Panama City and Canal Passage 08:54.33N 79:31.31W
Alan Franklin/Lynne Gane
Tue 10 Mar 2015 13:39
10th March 2015
Making the Panama Canal transit is an experience! Having visited the Gatun Locks visitor centre beforehand, we had some idea of what to expect. And this was just as well as we arrived at these locks at night. But this is not the beginning of the preparation and the reason why the process takes time, at least a week with an agent to facilitate the procedures. The canal authorities measure and inspect boats to ensure they are fit for transit, will be able to keep to the time schedules and have enough fuel to make the journey. To make the passage each small craft must have a pilot and 4 line handlers, 4 x 120’ lines and suitable fenders (tyres). The regulations also require the skipper to provide sealed bottled water for these guys, and meals, (substantial dinner, full cooked breakfast, lunchtime snack), a place to sleep for the line handlers and a pillow for the pilot, (help wasn’t he supposed to be on watch!) The transit is booked with the canal authorities, the timings are precisely programmed and only confirmed the day before transit with timings subject to change any time upto the transit itself.
We were lucky to have 2 delightful young Germans, Julia and Phillip, fresh from completing their university studies, who wanted to experience a canal transit as line handlers and this worked very well with the one experienced handler we employed through our excellent agent, Roy Bravo.
As we left the marina the wind was blowing an unhelpful 25 kts making manoeuvres difficult at slow speeds. Having awaited the arrival of the pilot as we were anchored in the ‘flats”, inside the breakwater, we had to hang around some more until 30 mins before our transit time. There are only 4-6 yachts/pleasure craft allowed to transit each day and these are rafted or nested together. We were in a group of 3 with the centre boat responsible for steering the group, which was difficult in the strong winds. The pilots are extremely good at ensuring this all happens without incident and are in command of your vessel. Ours, called Moses was very professional. Entering the Gatun locks, they are vast chambers, 2 km long, raising boats 85’ over the 3 locks to the level of the Gatun lake. Each lock uses 55 million galleons although they use the water effectively over the 3 locks and only loose a small proportion of this to the sea. The handlers on shore throw a weighted messenger rope to the vessel, gaucho style, you catch it and tie this to the long lines, so they can pick up your stronger ropes. The shore handlers are 25-30’ above you, walking your lines into position. The locks fill quickly from beneath the vessels, creating a seething cauldron, rising to within a foot of the top of the lock gates and as line handlers our job was to take in the slack rope, keeping the boat centred in the lock. We felt very small behind the large cargo vessel, locked with us. Once full, the gates open onto the next of the 3 locks and the process begins again. Right on cue we exited the last lock into the Gatun lake and tied upto a mooring buoy for the night.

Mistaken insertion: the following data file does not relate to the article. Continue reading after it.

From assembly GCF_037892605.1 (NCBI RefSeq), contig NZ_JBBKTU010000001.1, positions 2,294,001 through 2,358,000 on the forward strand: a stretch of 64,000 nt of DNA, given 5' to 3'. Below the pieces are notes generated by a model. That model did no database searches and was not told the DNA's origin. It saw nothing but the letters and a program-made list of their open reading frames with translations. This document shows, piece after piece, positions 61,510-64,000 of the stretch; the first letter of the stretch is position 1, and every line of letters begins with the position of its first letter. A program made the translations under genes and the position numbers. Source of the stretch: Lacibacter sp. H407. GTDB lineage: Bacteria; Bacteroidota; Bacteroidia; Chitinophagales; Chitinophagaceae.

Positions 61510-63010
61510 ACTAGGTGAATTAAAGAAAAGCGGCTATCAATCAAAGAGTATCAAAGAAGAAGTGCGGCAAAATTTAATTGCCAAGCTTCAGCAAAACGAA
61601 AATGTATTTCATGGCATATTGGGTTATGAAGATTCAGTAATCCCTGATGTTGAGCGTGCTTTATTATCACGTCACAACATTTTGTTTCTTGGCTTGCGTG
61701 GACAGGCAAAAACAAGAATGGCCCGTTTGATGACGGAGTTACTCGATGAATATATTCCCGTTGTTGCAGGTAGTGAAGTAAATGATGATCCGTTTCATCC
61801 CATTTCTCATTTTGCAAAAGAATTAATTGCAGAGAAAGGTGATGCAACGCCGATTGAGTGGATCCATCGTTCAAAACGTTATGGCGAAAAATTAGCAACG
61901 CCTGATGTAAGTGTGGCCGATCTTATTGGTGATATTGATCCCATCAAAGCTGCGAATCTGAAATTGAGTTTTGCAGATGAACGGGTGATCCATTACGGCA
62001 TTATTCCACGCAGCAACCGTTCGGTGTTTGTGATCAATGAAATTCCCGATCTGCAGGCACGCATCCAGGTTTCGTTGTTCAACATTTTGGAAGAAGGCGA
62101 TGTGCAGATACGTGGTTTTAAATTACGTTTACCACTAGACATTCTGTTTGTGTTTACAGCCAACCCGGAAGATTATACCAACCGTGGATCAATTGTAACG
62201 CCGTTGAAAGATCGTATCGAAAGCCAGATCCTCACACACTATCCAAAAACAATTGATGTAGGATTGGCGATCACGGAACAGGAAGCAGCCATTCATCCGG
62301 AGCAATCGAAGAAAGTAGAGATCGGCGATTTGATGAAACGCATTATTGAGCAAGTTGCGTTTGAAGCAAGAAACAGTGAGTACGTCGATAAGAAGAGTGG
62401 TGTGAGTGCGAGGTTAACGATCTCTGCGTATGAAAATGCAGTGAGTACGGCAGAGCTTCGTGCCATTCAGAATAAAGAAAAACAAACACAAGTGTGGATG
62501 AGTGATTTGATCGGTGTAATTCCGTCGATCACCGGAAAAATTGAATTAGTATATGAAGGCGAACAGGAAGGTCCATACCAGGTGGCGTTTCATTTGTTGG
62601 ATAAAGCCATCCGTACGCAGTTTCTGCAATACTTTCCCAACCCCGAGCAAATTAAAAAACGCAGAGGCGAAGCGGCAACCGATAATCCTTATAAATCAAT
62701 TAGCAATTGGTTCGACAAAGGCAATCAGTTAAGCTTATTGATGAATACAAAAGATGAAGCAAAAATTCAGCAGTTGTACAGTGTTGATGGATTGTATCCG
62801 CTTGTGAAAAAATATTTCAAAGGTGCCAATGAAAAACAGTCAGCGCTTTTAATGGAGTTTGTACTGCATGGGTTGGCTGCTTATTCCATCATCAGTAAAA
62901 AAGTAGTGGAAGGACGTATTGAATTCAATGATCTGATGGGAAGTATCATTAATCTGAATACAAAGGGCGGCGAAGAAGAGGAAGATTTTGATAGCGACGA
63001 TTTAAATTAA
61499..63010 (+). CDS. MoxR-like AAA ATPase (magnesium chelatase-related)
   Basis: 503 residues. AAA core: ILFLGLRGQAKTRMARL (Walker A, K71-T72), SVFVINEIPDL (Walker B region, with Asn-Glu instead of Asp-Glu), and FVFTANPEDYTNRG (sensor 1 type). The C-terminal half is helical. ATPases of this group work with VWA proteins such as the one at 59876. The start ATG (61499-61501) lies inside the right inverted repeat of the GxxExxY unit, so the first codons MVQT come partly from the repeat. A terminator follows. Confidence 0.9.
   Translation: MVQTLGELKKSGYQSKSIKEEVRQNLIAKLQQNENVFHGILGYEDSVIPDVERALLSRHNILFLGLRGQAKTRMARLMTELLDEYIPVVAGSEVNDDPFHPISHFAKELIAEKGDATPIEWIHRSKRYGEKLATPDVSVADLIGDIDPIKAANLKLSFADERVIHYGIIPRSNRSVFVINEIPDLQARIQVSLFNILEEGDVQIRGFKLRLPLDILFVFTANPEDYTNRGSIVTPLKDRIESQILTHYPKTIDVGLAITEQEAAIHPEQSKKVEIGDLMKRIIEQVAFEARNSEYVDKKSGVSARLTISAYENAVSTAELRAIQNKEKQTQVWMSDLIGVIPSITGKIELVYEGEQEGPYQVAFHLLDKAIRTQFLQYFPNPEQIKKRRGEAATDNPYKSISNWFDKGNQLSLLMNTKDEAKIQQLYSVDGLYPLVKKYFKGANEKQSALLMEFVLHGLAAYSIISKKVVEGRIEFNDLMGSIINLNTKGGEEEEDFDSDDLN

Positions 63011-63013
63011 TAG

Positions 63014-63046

The lake is manmade, 28 miles long and at least as wide. Dammed and fed by the Rio Chagres, these are the head waters that allow both lock filling and transit. All shipping now uses the main channel, as islands lie to both sides, and are home to the alligators that have been moved from the construction sites of the second canal. Our second pilot, Edwin joined us at 6am and we got going at first light, with breakfast on the way, we reached the Miraflores locks around 11am, just time then for lunch! And here I confess to a culinary hiccup! The choritzo sausages got cooked in their individual plastic wrappings, I was thinking these were edible, oh dear.
We passed the impressive construction for the second canal along the way, this must rank as one of the larger civil engineering projects going on right now. To create enough water for the new canal system, the water level in the Gatun lake must be raised by 2’ which will take 2-3 years to achieve. When asked how much rain the country gets, Edwin replied they could go weeks without the rain stopping, this being the dry season, it stills rains almost everyday in short bursts.
The second locks were easier as we descended the 85’ again, under the Bridge of The Americas and there it was, the Pacific Ocean! We are anchored off Balboa, and can see the skyscrapers of Panama city a few miles away.
Photo blogs to follow.
All our best, Lynne and Alan